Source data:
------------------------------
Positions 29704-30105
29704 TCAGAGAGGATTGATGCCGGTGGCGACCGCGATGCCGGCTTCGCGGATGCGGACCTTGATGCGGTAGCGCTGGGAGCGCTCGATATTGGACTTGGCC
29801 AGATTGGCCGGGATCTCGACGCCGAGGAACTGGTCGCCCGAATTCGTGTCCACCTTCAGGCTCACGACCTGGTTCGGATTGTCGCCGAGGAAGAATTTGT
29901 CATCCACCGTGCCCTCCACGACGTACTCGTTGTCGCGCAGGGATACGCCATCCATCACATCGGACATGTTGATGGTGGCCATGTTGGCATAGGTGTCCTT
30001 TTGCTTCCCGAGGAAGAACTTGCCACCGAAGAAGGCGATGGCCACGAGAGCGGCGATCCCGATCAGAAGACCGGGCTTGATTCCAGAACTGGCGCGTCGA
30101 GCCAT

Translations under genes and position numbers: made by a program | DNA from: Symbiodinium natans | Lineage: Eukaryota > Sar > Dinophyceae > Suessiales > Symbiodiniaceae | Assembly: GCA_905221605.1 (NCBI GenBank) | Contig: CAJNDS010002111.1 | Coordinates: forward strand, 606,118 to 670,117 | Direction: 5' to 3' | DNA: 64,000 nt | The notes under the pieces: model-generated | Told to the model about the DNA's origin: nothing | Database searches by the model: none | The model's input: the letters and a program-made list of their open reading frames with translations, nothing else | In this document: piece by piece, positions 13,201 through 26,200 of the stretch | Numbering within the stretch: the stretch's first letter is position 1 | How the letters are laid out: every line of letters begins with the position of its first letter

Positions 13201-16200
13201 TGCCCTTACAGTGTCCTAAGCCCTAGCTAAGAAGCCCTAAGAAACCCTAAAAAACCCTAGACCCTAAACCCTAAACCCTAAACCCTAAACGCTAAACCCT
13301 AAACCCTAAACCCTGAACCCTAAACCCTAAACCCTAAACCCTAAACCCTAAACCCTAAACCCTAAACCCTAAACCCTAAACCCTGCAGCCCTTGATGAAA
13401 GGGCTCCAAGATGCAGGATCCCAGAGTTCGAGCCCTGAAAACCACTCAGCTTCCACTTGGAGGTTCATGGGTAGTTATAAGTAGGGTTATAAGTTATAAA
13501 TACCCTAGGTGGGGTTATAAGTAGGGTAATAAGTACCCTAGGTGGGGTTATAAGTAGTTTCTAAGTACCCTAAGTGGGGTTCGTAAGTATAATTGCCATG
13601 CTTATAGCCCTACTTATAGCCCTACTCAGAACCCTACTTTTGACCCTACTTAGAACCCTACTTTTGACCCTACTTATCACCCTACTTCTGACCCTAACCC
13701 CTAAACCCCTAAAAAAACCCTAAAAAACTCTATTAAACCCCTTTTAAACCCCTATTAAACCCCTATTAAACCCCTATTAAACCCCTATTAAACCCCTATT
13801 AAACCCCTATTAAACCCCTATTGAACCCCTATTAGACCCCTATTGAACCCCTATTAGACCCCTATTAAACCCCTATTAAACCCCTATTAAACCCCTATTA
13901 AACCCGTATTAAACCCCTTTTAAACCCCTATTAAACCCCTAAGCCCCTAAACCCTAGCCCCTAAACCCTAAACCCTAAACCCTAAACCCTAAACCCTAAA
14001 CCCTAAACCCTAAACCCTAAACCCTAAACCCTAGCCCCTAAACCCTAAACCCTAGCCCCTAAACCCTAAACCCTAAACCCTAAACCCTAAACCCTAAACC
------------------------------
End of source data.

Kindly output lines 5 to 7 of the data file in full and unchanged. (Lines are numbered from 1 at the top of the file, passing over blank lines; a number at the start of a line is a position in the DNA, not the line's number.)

30001 TTGCTTCCCGAGGAAGAACTTGCCACCGAAGAAGGCGATGGCCACGAGAGCGGCGATCCCGATCAGAAGACCGGGCTTGATTCCAGAACTGGCGCGTCGA
30101 GCCAT

Translations under genes and position numbers: made by a program | DNA from: Symbiodinium natans | Lineage: Eukaryota > Sar > Dinophyceae > Suessiales > Symbiodiniaceae | Assembly: GCA_905221605.1 (NCBI GenBank) | Contig: CAJNDS010002111.1 | Coordinates: forward strand, 606,118 to 670,117 | Direction: 5' to 3' | DNA: 64,000 nt | The notes under the pieces: model-generated | Told to the model about the DNA's origin: nothing | Database searches by the model: none | The model's input: the letters and a program-made list of their open reading frames with translations, nothing else | In this document: piece by piece, positions 13,201 through 26,200 of the stretch | Numbering within the stretch: the stretch's first letter is position 1 | How the letters are laid out: every line of letters begins with the position of its first letter